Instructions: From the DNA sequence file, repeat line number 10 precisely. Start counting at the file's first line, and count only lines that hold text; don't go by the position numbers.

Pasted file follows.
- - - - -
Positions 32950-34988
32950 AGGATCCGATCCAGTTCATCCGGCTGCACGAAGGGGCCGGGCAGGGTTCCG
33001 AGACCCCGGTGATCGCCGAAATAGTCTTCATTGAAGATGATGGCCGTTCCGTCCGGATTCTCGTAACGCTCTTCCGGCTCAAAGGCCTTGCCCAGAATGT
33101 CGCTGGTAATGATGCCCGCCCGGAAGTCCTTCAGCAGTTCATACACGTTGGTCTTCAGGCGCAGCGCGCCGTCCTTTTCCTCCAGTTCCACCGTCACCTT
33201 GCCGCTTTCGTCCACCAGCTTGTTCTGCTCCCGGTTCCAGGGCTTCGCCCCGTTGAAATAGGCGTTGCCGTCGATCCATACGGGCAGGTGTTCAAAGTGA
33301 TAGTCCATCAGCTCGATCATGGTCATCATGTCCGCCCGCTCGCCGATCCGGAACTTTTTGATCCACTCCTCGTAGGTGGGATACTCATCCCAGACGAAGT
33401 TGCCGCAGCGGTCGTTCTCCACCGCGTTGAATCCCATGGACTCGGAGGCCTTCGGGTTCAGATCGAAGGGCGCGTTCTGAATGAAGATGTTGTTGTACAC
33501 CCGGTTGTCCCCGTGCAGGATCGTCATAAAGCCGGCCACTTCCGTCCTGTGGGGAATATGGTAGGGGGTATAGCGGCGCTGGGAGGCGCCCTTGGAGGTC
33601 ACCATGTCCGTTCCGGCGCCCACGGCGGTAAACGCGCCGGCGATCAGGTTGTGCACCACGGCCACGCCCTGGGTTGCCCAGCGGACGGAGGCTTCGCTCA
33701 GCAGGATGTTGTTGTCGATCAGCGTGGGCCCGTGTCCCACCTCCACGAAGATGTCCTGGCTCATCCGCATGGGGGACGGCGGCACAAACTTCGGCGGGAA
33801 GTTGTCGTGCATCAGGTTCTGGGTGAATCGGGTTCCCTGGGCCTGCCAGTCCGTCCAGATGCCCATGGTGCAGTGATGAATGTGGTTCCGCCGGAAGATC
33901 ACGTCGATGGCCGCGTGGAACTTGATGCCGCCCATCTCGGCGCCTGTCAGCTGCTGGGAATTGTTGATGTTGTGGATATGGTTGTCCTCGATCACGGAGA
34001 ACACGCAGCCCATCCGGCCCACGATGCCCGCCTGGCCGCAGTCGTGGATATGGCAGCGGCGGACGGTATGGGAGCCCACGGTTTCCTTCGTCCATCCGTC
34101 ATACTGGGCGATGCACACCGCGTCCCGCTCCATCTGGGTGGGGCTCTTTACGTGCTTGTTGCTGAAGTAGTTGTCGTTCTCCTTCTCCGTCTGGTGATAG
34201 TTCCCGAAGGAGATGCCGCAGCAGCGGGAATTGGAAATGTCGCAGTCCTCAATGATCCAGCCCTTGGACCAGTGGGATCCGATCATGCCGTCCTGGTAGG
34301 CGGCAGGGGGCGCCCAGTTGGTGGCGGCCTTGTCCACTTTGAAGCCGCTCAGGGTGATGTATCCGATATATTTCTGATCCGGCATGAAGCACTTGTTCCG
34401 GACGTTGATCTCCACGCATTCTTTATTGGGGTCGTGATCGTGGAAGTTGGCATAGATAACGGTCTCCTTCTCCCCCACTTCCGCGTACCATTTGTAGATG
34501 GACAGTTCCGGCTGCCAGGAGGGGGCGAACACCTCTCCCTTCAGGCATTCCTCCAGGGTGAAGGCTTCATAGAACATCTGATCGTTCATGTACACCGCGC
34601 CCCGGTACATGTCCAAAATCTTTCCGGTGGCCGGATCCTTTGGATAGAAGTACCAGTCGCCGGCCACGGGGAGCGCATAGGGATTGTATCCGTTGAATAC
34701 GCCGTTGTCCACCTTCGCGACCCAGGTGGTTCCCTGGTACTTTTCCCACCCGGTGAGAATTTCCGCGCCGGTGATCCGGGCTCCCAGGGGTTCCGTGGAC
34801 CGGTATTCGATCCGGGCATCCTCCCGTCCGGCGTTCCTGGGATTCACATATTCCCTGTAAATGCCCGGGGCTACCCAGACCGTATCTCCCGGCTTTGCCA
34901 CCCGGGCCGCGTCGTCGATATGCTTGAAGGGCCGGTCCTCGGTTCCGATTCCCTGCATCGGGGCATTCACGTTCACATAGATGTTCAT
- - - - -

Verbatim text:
33701 GCAGGATGTTGTTGTCGATCAGCGTGGGCCCGTGTCCCACCTCCACGAAGATGTCCTGGCTCATCCGCATGGGGGACGGCGGCACAAACTTCGGCGGGAA